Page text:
Roslindale forum takes aim at Trump immigration policy

Wicked Local: West Roxbury
Julie M. Cohen
Publication Date: 
February 21, 2017

Locals anxious to join in the fight against President Donald Trump’s immigration policies learned more about the harsh realities of the struggle ahead during a recent forum.

Passionate neighbors, immigrants and others concerned by recent decisions made by the Trump administration – or “regime” as most called it – filled the Roslindale Congregational Church on Cummins Highway for the Roslindale is for Everyone (RISE) forum featuring a panel of experts involved in the fight.

Seated toward the front, residents Deb Allen, Bob Gracia and Andi Sabaroff said they’d each been politically active earlier in their lives and wanted to become involved again at this critical time.

I want to make a statement that the values of the president are not the values of every citizen in this nation,” said Gracia, who participated in civil rights marches in the 1960s.

I feel like we all need to be more active,” said Sabaroff. “We all need to start showing up.”

Throughout the event the panelists gave examples of how audience members could affect change. The most direct way to push back against the Trump agenda, they said, was for attendees to call or write to their political representatives – even those who are already supportive of immigrants – and voice their thoughts and concerns.

Referring to Gov. Charlie Baker’s opinion that Massachusetts should not become a “sanctuary” state for immigrants, panelist Sarang Sekhavat said, “Really, he just needs to hear from folks …; we need to keep that kind of pressure up.”

Emphasizing the need to educate, prepare and organize, Sekhavat, the federal policy director for the Massachusetts Immigrant and Refugee Advocacy Coalition (MIRA), said, “We’ve never faced a situation like this before.”

Echoing Sekhavat, panelist Patricia Montes, executive director of Centro Presente, criticized the legacy of President Barack Obama’s administration, saying it was “horrible” for undocumented immigrants.

However, she added, “The current regime is going to be worse.”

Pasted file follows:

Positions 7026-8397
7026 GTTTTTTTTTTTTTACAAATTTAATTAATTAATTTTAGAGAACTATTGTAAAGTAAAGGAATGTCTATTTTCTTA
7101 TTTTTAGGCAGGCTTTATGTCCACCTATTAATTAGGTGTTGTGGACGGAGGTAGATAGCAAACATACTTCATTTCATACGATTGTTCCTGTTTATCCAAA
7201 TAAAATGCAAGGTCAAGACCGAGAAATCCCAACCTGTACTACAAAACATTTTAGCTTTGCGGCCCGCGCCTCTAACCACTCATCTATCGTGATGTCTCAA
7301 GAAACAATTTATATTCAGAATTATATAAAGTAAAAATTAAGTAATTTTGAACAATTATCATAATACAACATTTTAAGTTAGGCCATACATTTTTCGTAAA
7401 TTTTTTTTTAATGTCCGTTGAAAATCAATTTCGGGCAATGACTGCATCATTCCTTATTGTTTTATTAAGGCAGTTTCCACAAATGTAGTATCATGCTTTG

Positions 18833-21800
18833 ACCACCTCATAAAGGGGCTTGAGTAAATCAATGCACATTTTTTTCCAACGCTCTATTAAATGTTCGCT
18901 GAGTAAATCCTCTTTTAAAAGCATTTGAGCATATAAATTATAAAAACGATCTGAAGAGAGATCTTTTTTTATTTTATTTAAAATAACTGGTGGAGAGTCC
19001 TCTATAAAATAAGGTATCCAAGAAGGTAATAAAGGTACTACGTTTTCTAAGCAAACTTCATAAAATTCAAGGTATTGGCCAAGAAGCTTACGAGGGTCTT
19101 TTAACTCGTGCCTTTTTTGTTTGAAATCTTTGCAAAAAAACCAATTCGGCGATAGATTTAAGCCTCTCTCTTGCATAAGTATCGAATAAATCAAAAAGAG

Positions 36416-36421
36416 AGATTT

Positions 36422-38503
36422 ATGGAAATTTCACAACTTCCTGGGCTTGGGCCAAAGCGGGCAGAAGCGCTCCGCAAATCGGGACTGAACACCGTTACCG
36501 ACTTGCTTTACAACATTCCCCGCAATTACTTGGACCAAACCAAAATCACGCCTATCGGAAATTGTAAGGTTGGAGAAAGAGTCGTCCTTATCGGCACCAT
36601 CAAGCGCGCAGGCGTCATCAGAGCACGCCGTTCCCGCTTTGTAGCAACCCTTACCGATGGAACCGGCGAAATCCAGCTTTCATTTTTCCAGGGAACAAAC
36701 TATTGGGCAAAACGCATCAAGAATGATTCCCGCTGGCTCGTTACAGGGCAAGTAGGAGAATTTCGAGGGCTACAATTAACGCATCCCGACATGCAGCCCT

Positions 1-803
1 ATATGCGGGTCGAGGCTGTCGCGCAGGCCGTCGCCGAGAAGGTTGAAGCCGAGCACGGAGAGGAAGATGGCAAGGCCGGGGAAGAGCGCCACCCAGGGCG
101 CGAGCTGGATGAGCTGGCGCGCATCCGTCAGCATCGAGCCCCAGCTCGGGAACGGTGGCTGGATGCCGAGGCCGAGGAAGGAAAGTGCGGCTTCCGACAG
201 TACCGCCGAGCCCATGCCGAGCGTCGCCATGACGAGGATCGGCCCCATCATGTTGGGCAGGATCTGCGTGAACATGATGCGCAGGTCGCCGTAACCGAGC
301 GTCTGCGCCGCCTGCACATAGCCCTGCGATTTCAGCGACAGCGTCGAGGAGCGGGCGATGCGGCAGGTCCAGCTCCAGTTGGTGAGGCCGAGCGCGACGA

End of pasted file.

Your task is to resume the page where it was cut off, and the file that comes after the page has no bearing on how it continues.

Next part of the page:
Panelist Alejandro Rodriguez, owner of El Chavo in Roslindale, said he felt that as a parent, an immigrant and a business owner, he had to speak out.

Every time my kids go to the school, they come home with different questions about Donald Trump,” he said. “Sometimes it’s hard for me as a father.”

He said the way the policies of the new administration are affecting his kids is “not acceptable …; they’re the new generation of Americans.”

Mohammed al Bardan, a panelist and Syrian activist, said that as “an immigrant from one of those seven ‘lucky’ countries (referring to the countries in Trump’s travel ban) …; it’s so heartwarming to be in Massachusetts to see people like you showing support.”

The immigration process is difficult. “The vetting system is so long,” he said, adding he considers himself lucky to be in the U.S.

As for undocumented immigrants in the U.S. from Iran, Iraq, Syria, Yemen, Somalia, Sudan and Libya, al Bardan said, “In most of those seven countries, there is no home to go back to.”

The staff at ABCD South Side in Roslindale have been helping those who are new to the country become self sufficient, offering ESOL programs that are often filled to capacity.

Program director and panelist Lisa Garrone said as a teacher and administrator, “I’ve never been this concerned.”

In her classrooms she said, “the whole atmosphere has changed.”

Students talk about the Trump administration’s agenda and try to integrate it into their classes.

Already, the obstacles are very great for undocumented students,” she said, adding that the program teaches the students to advocate for themselves while also providing resources and free immigration clinics.

Classes also serve as “safe havens” for students, no matter their status.

In fact, Garrone said she doesn’t ask for immigration documentation from her students and wondered whether that could put federal funding at risk if ABCD is required to do so.

If that’s the case, maybe we just don’t take the funding,” said Garrone.

Encouraging residents to continue participating in rallies, advocating against racist rhetoric, and supporting big organizations that are involved in legal fights, al Bardan said it’s important to work within the system to change it.

Moderator Marisol Negron, a professor at UMass-Boston, urged attendees to think creatively about how they can contribute to the fight. In addition to writing to or calling representatives, the panelists said they needed interpreters to volunteer, childcare help for those participating in rallies and help sustaining energy for the lengthy fight ahead.

Sekhavat ended the Q&A segment of the forum by saying, “This is really just about standing up and saying we are not going to be bullied,” to applause from the audience.

We are going to be successful with this issue when we’re all united,” he added.

To learn more about RISE, visit


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